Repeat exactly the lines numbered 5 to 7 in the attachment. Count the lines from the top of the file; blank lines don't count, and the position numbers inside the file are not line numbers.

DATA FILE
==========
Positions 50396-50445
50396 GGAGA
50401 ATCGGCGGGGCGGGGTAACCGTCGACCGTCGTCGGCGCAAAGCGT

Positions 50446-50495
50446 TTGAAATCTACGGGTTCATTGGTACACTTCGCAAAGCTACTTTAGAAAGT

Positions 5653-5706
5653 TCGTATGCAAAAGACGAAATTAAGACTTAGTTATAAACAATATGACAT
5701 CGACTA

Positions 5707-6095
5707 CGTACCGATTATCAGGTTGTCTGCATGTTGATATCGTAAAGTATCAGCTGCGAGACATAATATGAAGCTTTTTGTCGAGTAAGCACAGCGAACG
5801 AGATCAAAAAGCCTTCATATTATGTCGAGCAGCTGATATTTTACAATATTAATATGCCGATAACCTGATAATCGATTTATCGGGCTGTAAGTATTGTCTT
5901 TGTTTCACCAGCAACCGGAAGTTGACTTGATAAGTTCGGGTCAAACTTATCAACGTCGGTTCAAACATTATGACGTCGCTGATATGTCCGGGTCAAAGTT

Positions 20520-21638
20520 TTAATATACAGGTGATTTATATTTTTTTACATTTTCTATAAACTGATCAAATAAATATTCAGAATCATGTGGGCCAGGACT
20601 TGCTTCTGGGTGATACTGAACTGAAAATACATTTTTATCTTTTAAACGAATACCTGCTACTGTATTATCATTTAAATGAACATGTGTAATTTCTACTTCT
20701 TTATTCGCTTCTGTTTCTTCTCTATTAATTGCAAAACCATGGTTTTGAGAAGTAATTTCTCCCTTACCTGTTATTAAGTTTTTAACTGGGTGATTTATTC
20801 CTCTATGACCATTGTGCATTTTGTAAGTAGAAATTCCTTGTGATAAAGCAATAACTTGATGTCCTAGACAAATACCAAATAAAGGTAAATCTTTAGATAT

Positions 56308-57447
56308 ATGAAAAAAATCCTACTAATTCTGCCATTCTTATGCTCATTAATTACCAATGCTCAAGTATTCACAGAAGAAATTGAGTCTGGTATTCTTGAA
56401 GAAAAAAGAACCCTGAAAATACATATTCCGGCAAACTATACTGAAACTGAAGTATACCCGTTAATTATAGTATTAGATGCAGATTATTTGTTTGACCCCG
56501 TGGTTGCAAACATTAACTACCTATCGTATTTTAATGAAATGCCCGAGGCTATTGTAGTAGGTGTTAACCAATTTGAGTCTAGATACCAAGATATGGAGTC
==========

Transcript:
50446 TTGAAATCTACGGGTTCATTGGTACACTTCGCAAAGCTACTTTAGAAAGT

Positions 5653-5706
5653 TCGTATGCAAAAGACGAAATTAAGACTTAGTTATAAACAATATGACAT